HUNTSVILLE, AL (WAFF) - About 30 members of Huntsville's black community gathered Saturday to learn about a recent court ruling that could open the door to a billion dollars in federal loans.
Thomas Burrell, the president of the Black Farmers and Agriculturalists Association of America, spoke at the Von Braun Center on an October 2017 order against the USDA.
Burrell's association brought a lawsuit against the USDA over racially discriminate lending practices against black farmers. The court denied a USDA motion to dismiss the case.
"They were summarily discriminated against, they were denied an opportunity to apply for a loan," said Burrell. He cited a 2013 letter which denied a black man federal aid based on his race. He was applying to a Hispanic claims resolution process.
Burrell said there was federal money set aside for Hispanic and other minority claims, but not for African-Americans.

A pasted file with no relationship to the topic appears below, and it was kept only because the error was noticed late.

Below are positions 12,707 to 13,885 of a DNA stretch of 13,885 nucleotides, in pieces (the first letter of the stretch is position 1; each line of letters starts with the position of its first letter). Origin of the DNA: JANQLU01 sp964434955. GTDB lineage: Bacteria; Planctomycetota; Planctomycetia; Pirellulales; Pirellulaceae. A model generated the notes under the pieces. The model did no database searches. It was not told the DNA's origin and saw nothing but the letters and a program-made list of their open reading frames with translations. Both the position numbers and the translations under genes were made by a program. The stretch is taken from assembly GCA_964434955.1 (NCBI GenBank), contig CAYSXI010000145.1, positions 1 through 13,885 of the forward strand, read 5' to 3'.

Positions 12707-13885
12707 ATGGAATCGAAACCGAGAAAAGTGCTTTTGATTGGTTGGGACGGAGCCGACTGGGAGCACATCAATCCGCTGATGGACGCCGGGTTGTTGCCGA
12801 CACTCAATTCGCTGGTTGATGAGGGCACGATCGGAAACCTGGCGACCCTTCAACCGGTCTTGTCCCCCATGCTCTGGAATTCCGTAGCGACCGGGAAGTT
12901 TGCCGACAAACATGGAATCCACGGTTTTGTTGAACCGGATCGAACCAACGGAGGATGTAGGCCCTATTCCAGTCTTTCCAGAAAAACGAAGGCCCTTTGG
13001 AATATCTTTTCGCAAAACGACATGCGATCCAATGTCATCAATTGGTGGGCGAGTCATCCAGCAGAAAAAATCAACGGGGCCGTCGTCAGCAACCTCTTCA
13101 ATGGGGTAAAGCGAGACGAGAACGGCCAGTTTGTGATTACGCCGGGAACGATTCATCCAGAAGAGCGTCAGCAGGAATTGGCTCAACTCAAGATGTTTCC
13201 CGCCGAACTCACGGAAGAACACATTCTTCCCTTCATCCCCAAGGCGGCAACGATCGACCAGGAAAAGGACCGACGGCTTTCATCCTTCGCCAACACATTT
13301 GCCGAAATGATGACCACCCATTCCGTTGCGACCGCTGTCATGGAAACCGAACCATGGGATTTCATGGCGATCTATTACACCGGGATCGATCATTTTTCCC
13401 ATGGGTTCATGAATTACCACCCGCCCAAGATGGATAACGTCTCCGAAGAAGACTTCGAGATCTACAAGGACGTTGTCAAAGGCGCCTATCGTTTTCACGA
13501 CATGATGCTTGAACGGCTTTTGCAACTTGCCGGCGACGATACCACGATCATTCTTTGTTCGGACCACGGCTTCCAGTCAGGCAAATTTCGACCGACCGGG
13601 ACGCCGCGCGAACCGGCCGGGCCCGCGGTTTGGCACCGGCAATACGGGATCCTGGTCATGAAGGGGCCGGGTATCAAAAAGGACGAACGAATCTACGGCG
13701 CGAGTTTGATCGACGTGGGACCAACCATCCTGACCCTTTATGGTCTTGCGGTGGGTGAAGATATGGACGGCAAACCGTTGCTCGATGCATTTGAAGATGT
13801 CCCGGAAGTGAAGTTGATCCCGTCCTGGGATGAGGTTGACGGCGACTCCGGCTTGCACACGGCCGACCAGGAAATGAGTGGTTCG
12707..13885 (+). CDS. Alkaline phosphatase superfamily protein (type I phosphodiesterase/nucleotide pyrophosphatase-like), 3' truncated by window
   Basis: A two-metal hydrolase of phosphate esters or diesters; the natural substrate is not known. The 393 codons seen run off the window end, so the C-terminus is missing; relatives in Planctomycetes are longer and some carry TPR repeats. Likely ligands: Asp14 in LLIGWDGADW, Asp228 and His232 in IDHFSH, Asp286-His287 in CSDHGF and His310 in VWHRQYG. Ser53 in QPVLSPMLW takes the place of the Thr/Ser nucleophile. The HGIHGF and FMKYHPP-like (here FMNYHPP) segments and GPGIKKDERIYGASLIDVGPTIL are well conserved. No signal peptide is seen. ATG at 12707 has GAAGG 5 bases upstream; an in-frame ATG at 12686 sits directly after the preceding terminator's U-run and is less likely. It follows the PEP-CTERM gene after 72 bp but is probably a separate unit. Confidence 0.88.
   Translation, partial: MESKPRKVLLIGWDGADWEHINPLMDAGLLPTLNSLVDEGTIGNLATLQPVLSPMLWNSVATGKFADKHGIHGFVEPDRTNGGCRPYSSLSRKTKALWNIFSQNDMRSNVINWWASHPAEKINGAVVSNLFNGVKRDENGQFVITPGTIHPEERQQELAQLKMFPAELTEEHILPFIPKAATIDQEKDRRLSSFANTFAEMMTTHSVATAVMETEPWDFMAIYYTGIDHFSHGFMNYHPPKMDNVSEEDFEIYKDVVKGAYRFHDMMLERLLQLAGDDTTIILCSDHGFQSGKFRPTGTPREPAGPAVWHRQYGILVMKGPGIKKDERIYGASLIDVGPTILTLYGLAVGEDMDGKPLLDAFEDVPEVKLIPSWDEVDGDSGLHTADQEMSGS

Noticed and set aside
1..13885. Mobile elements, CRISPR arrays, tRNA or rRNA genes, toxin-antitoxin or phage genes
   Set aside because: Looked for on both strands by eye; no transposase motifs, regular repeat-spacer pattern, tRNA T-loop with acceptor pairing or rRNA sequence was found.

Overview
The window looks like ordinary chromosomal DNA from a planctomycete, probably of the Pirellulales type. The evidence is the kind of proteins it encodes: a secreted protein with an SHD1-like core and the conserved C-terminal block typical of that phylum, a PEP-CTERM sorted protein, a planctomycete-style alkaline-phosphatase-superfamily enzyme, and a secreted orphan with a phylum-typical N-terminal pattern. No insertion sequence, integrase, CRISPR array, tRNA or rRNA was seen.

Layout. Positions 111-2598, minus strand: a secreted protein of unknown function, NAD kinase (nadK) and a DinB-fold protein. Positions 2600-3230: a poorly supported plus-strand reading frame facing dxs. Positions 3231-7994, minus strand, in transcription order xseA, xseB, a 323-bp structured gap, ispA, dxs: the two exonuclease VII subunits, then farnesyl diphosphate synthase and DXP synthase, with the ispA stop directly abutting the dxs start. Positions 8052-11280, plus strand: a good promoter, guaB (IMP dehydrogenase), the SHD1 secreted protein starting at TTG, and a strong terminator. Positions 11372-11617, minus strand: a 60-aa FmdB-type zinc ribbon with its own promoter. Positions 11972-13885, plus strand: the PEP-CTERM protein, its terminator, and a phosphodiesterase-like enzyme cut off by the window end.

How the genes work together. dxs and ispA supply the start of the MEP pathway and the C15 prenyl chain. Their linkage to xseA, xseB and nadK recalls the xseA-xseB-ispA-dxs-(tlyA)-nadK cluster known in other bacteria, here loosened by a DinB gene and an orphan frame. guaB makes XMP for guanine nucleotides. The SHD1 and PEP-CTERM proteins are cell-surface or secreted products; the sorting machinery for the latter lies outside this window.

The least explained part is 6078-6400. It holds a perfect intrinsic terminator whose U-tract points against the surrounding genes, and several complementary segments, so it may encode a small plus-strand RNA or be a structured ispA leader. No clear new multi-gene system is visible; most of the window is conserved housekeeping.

"That letter was discriminatory on its face, and that it violated Title IV of the Civil Rights Act of 1964," said Burrell. Title IV outlaws discrimination on federal aid disbursement.
The order does not rule on the lawsuit or prevent the USDA from continuing the alleged discriminatory practices. The lawsuit over the practices is still being litigated. However, Burrell said applications could be successful given the court order.
Burrell is traveling the south to raise awareness of the court case and increase the number of African-American applications for the federal farming loans.
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